You buy bras that fit on the tightest clasp
Instead, choose bras by how they feel on the loosest hook. As the bra ages and the band stretches, you’ll have the option of tightening its grip.
You haven’t been fitted in years
Your bra size can fluctuate from year to year with changes in weight, muscle tone, pregnancy, and age. Get fitted in person, suggests Christina Faraj, a professional bra fitter in Beacon, New York. “There are charts that will tell you how to fit a bra, but they’re not fool proof,” she says. “It’s a very individual process.” If you can’t get fitted, start with the standard bra-size formula: 1) Measure your band size by looping a measuring tape from your back to front directly under your bust and across your rib cage. If you get an odd number, round up to the next even number to get your band size. 2) To find your cup size, measure loosely around the fullest part of your chest and subtract your band measurement from this bus measurement. The difference calculates your cup size (a one-inch difference is an A cup; a two-inch difference is a B cup, etc.).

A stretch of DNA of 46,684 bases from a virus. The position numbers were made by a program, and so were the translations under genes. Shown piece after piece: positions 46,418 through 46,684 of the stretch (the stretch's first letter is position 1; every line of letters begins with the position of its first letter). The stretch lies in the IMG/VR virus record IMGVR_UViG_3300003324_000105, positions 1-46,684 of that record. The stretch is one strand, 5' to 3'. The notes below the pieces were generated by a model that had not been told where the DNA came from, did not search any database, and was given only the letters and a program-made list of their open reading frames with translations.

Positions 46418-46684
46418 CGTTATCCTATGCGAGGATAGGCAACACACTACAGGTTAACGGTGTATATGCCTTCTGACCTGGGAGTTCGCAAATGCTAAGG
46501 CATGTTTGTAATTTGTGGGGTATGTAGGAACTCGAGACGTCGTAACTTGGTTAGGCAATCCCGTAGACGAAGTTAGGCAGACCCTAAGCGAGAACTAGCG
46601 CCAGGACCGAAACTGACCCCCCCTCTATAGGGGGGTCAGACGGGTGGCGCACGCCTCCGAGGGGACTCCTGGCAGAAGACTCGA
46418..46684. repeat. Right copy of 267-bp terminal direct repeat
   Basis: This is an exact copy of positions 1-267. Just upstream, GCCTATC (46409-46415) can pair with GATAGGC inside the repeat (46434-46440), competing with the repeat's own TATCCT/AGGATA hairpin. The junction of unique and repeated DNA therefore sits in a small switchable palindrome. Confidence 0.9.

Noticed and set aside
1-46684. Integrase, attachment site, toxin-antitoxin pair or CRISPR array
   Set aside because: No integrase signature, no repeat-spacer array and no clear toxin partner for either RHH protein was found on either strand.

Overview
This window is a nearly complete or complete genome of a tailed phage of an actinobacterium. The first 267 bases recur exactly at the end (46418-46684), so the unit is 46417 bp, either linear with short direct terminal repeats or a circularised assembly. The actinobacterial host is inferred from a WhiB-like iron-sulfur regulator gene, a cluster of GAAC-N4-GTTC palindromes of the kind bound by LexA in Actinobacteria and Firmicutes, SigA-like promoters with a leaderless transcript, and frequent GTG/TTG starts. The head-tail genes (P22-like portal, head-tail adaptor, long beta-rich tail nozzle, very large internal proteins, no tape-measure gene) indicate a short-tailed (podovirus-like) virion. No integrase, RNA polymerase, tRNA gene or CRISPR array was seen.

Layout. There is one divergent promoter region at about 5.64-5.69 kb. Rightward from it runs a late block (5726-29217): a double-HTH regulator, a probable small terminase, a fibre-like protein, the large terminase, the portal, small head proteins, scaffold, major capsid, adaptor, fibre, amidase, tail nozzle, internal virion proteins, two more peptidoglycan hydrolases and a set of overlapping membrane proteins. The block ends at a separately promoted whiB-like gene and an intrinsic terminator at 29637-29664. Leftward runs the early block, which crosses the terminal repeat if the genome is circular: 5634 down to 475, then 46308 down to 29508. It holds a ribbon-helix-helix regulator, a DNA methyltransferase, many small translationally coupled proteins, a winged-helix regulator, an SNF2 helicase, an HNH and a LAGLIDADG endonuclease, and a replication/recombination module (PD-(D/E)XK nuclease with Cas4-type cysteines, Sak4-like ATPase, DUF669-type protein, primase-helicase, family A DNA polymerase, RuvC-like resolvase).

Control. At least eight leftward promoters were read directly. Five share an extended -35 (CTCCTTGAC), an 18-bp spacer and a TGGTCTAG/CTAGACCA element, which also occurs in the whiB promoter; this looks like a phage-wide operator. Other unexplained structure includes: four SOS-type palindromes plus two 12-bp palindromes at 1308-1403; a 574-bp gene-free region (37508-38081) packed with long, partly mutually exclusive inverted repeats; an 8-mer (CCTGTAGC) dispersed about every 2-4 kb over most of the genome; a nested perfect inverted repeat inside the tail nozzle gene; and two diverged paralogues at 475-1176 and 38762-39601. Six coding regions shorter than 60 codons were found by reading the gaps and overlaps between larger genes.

You’re bubbling out of the cup
This means your cup size is either too small, or you’ve chosen the wrong style for your shape. For example, full-busted women should steer clear of demi bras, and instead opt for full-coverage bras that allow for a smoother look under clothing. When trying on bras, take a few moments in the dressing room to see how they look under a shirt. If you can see an indent where the bra cuts into your chest, move up a cup size or try a different style.